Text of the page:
Racing NSW has been informed of the passing of Mr Neale Lavis OAM, a former owner/trainer at Braidwood who died on Sunday, 7 October 2019, aged 89.
Mr Lavis was a member of the four-man Australian equestrian team that made history by winning gold in the three-day eventing team event at the 1960 Rome Olympic Games. He also took out silver in the individual competition.
Mr Lavis, 30 at the time, was the youngest of the Rome Olympic team. Riding 'Mirrabooka', he was almost faultless over the three days of competition.
Mr Lavis won the inaugural Australian three-day event in Sydney in 1957 and the Great Auckland one-day event in 1960.
He went to England in 1960 and competed successfully in jumping, fox-hunting and team events in Surrey, White City, and Badminton.
Mr Lavis competed again at the 1964 Tokyo Olympic Games but that time a medal eluded the team.
In 1999, Mr Lavis was awarded the Medal of the Order of Australia (OAM) for his service to the equestrian sports as a competitor, coach, and administrator, and to the community.
Asked how he became involved with racehorses, Mr Travis told journalist Tim Egan: “I must have been three or four when a family friend pulled me up behind him on his horse and took me for a ride. That was it for me. I just wanted to be around horses.”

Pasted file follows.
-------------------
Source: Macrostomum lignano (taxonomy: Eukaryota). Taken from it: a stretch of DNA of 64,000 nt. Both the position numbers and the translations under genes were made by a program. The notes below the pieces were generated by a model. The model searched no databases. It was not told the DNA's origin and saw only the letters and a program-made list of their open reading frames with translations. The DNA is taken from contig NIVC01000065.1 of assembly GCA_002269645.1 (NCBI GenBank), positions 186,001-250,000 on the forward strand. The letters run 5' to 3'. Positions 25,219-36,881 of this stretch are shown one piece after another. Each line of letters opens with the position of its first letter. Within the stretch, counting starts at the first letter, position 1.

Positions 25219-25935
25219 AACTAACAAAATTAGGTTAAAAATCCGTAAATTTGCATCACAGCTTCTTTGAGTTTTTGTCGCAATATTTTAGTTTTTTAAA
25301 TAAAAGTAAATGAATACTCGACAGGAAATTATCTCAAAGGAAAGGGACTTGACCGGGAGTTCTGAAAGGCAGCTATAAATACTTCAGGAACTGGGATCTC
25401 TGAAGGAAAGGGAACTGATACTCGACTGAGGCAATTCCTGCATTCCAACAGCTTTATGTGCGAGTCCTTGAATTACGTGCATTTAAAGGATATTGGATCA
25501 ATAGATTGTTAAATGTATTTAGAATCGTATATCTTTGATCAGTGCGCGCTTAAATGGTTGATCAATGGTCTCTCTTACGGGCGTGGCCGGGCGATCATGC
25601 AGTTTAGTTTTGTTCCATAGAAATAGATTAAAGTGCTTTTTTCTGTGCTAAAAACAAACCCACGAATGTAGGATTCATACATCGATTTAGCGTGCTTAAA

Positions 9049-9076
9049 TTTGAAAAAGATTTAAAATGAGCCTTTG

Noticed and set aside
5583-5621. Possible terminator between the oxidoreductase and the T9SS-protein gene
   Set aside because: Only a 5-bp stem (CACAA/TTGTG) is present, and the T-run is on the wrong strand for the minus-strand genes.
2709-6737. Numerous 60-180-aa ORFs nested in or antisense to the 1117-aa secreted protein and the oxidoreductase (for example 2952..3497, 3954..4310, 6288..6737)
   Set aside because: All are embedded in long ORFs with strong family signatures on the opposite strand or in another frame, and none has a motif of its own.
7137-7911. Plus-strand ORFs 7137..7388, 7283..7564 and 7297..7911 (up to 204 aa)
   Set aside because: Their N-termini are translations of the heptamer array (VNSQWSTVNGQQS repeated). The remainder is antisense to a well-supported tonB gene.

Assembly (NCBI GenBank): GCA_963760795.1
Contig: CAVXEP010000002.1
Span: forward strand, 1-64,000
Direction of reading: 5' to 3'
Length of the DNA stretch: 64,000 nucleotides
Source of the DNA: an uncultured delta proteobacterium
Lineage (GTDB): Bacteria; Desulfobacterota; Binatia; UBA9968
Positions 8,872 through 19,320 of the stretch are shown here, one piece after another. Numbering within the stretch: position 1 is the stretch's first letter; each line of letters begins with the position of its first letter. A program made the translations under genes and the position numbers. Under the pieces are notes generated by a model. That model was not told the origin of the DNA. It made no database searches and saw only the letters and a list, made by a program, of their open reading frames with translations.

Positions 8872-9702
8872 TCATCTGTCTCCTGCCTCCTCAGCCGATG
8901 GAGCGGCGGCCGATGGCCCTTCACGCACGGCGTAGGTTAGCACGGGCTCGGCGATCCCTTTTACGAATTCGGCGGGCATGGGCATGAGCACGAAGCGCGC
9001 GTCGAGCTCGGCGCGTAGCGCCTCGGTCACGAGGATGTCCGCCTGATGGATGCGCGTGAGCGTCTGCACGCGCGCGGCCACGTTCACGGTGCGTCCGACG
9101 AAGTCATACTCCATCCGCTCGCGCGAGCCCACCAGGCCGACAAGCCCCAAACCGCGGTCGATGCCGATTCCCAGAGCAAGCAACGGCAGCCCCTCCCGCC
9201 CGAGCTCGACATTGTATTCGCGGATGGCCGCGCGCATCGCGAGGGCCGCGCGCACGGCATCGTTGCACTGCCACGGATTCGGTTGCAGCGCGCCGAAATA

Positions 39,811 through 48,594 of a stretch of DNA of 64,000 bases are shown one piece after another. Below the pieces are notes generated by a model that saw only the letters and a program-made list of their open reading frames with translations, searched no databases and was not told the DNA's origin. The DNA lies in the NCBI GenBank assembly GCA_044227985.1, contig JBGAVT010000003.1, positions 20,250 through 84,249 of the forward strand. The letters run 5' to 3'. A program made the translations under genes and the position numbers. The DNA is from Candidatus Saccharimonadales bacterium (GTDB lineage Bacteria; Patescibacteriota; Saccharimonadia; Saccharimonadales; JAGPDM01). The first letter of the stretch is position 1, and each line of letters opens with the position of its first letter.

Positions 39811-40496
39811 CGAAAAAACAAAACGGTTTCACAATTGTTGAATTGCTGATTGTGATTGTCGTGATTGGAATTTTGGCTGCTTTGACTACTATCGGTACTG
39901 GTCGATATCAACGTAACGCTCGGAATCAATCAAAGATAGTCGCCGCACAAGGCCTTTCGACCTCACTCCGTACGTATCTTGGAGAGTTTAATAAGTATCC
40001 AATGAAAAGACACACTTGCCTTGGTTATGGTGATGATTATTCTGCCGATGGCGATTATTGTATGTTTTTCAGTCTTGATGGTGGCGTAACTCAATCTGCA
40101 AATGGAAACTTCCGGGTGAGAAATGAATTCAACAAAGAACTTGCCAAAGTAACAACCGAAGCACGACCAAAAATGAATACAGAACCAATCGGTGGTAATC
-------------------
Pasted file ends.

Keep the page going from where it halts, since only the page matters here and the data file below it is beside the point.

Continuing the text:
He attributes a horse called Carrabeen with having taught him to ride, there being no pony clubs back in those days: “We’d round up cattle, jump logs and ride over all sorts of terrain. He taught me a lot.”
After the 1964 Olympics, Neale's equestrian career, effectively came to an end when he and his wife Velma, purchased a 2000-acre property at Braidwood, in the NSW Southern Highlands.
“When you’ve got a mortgage and a young family, something had to go. There was no money in eventing back then.
"No big prizemoney, no sponsorship money and no fancy prices for the horses.”
In 1969, Neale took out a thoroughbred owner/trainers licence. It wasn’t long before his services were in demand and he upgraded to a full licence.
As a trainer, Neale enjoyed success not only on the country and provincial circuits, but also on metropolitan tracks. He rates Supreme Max and Butterfly Blue, both Sydney winners, as the best horses he has trained.
In the mid-70s Neale began to dabble in breeding and his first stallion was Kid Wilkes.
“His stud fee was $250 and there was just no money in it,” he recalled. “You needed a stallion that could command $600 to a $1,000.”
He would soon get such a horse: “I had a phone call from Bridget Woodford-Smith, of Huntworth Stud.
“Les Young, a very knowledgeable horseman and livestock agent, had called from Ireland to tell her he’d found a stallion that he considered to be very good value.
“The price was $20,000 plus the cost of bringing him to Australia. I agreed to go in with Bridget and a syndicate was formed which included my brothers, Keith and Garth.
“The stallion was Whiskey Road. Initially, his service fee was $2,500. Bridget sent me two mares, one for each stallion.
“I got them mixed up and put the wrong mare to Whiskey Road. The foal turned out to be the 1981 Melbourne Cup winner, Just A Dash. Not a bad mistake, eh?” chuckled Neale.
Just A dash wasn’t destined to be the best of Whiskey Road's progeny. That honour belongs to dual Derby winner, Cox Plate winner and Australian champion racehorse of 1982/83, Strawberry Road.
At 85, Neale reverted to an owner/trainers licence with his most notable winners at the time being Rocky Cobra (won eight races) and King Tides In (four).